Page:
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Xoka5611yCan we also get an invitation to Google Foobar Challenge??
epse39311yI'd pass up Google, no question. I'm never ever working there. Even if I quickly ignore my gripes with Google as a company, it's plain too big. The stories coming from employees are equal parts horror and wonder. Google can take whoever they want, but not me. They don't even seem trustworthy towards their employees, and that's enough for me to turn my back, whatever the interviewing process.
Kasonnara831yI'm not a sysadmin but I feel like even for sysadmins, knowing at least some programming language other than command line seems to me like ... the basics.
I know you shouldn't require it, but there so many case where you get some shitty bugs that can be understood and solved quicker by yourself if your can read the app code.
Especially with java and python that are not compiled and very common.
So yes you do not absolutely require this skill but I'm confident having it is still usefull and if you are google you can expect you candidates to be better than average. In addition as google hold the sysadmins and the devs, i guess the devs will be happier if a sysadmin can already analyse a bug and make better feedback on his own.
Kasonnara831yFor the language choice: a long as you know one complete programming language, I consider you can do almost all of them (in the same field, here, general purpose programming language) with a little bit of additional time.
So it's not surprising that google only focus on java and python: well known by most candidates and supervisors, quick to write and quick to read
Condor345761y@Kasonnara I can read code in pretty much all languages, and get a general grasp of what it's trying to do. I mean I pretty much have to - can't go blindly execute any script on a server that I can't afford to be nuked or infected. What I do not know however - and am not really willing to learn either because there's already *a lot* of subjects to learn in the sysadmin field - is how to write in it. That is not my job and I will likely never need it.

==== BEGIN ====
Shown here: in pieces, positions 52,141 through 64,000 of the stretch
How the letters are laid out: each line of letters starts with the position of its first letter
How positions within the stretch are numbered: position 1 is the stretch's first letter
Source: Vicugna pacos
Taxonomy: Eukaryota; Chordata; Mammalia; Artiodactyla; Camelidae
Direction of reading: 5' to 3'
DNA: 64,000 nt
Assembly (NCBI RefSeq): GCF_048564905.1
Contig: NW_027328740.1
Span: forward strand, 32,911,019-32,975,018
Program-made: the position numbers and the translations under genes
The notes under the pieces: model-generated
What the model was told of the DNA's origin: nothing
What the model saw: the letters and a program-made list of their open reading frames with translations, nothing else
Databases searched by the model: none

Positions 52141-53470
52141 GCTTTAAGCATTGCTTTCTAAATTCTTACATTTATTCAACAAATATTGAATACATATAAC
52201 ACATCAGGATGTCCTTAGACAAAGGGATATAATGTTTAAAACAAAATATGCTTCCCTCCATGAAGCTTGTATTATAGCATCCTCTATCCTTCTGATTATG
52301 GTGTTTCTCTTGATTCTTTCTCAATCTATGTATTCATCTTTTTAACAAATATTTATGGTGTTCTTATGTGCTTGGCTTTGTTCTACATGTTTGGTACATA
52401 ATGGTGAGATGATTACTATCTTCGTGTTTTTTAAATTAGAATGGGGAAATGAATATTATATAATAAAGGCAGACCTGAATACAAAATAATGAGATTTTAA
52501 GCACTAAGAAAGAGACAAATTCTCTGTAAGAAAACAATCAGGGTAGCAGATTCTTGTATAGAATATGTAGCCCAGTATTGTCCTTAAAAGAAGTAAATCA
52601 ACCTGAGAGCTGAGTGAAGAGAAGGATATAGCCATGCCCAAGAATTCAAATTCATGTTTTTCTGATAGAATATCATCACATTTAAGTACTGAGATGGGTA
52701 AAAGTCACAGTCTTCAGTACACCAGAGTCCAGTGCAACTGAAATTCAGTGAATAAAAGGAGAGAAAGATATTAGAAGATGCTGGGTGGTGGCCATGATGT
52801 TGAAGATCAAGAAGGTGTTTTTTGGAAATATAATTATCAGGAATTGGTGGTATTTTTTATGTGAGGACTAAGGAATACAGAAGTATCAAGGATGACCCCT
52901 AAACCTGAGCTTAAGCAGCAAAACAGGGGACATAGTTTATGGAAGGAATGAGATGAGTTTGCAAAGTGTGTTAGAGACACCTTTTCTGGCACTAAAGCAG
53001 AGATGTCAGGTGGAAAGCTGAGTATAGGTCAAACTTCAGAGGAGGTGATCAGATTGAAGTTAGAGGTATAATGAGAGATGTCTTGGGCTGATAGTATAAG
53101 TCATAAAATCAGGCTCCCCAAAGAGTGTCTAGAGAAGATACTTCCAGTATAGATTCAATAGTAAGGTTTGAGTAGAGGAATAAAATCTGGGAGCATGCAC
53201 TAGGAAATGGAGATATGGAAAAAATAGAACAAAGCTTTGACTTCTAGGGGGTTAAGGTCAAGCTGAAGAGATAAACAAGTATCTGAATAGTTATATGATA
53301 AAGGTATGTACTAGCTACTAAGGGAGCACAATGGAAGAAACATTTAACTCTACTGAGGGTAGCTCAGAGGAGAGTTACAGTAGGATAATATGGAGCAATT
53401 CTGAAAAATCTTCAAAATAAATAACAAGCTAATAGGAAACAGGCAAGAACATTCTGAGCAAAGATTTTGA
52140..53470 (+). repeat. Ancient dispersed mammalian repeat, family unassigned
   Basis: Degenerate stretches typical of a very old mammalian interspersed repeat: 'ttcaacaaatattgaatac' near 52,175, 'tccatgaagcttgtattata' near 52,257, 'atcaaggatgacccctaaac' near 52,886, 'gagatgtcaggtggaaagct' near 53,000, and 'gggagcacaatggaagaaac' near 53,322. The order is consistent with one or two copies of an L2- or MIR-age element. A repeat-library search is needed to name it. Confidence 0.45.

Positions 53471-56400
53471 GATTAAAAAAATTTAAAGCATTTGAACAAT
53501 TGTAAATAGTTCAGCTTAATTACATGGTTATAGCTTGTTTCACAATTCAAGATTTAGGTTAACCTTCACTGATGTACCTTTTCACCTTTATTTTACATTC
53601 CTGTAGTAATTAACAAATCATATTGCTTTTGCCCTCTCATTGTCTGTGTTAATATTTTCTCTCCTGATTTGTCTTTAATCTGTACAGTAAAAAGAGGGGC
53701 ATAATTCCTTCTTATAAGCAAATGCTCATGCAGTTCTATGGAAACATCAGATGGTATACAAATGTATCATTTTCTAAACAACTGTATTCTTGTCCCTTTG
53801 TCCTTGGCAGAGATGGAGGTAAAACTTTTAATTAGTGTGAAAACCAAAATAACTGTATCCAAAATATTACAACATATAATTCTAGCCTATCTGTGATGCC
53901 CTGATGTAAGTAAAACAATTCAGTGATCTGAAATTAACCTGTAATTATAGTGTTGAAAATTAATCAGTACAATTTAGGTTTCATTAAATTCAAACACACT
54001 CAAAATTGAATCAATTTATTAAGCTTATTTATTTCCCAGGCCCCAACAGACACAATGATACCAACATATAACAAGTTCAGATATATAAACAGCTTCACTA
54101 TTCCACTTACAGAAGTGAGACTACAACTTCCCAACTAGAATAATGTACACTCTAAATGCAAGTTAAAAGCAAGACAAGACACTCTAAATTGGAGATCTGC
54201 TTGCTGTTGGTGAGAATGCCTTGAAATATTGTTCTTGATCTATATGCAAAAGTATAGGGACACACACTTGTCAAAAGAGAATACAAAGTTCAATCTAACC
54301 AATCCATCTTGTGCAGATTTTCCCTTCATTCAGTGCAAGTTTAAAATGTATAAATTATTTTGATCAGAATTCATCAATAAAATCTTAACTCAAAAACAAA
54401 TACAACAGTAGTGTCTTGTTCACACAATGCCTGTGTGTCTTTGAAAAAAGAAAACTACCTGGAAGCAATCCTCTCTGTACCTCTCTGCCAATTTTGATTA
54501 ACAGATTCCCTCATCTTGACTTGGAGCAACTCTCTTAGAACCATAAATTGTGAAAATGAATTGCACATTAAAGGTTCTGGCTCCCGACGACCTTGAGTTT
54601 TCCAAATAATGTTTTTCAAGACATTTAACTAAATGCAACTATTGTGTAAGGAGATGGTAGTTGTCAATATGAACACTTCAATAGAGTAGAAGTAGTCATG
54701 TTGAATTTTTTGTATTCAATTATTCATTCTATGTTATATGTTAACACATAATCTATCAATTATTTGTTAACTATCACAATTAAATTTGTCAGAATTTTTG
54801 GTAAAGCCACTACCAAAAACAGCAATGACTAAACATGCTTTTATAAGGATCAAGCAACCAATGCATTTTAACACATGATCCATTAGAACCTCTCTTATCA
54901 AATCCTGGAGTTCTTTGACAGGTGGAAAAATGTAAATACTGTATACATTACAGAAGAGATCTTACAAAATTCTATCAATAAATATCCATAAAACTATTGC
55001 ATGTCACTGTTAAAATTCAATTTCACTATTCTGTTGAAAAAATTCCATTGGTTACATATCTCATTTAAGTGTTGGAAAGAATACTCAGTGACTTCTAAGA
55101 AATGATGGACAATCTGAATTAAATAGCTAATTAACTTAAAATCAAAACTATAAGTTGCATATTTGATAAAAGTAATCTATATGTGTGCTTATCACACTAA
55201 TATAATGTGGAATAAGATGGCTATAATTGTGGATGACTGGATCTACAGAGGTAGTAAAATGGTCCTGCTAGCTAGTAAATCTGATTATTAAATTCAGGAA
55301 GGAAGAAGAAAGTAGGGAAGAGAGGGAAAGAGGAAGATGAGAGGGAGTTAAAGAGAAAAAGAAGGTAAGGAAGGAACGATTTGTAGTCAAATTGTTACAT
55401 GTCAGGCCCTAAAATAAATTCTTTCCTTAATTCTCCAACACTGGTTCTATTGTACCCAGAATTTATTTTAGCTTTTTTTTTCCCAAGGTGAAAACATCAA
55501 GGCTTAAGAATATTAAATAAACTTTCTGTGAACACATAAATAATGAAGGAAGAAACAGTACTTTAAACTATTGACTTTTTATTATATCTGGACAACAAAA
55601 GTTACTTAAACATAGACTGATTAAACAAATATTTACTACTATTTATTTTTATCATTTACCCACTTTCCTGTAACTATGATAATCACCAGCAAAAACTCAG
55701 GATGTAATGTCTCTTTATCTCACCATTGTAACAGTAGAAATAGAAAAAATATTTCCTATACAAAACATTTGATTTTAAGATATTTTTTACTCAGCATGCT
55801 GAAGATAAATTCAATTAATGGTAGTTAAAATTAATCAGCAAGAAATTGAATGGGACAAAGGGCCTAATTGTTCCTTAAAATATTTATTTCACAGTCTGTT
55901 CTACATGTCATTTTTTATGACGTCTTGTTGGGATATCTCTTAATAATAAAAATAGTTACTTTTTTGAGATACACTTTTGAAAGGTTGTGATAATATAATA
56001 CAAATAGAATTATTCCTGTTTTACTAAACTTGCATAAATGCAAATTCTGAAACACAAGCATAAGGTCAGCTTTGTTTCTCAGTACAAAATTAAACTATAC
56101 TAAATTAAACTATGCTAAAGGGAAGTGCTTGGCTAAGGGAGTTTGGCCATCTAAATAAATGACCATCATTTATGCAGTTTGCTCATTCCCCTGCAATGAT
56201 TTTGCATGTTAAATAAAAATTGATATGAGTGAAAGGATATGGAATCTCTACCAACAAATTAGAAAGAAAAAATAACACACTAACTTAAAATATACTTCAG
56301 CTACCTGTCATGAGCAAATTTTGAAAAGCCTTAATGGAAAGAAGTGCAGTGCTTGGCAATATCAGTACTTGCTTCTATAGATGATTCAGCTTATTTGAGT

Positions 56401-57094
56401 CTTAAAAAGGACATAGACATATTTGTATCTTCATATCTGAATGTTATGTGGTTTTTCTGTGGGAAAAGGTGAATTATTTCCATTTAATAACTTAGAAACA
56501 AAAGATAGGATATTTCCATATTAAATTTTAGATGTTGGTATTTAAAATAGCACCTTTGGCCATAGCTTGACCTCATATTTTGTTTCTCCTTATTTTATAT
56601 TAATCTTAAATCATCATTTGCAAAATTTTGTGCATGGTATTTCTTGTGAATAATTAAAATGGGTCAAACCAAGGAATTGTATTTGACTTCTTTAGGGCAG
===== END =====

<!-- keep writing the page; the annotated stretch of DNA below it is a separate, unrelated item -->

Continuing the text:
Additionally, my field is not one in which I keep devs happy by being their QA or to give them bug reports with information other than whatever relevant information the system logs give me (usually my bug reports / support requests are fairly well-received so I believe I'm good there). What I do to keep the devs happy is keeping their servers up and running, healthily. What I do when a piece of server software consistently fails on a server I control, is indeed sending out a bug report with relevant error messages and if applicable, steps to reproduce. However, that's a troubleshooting skill, not a programming one. I am not going to look into the code of a program I use, just to make it as easy as possible to the dev by telling "here, this line here is where you're wrong". That's up to the dev to find out. I am not interested in the internals of their programs any more than I have to. I am not their QA team.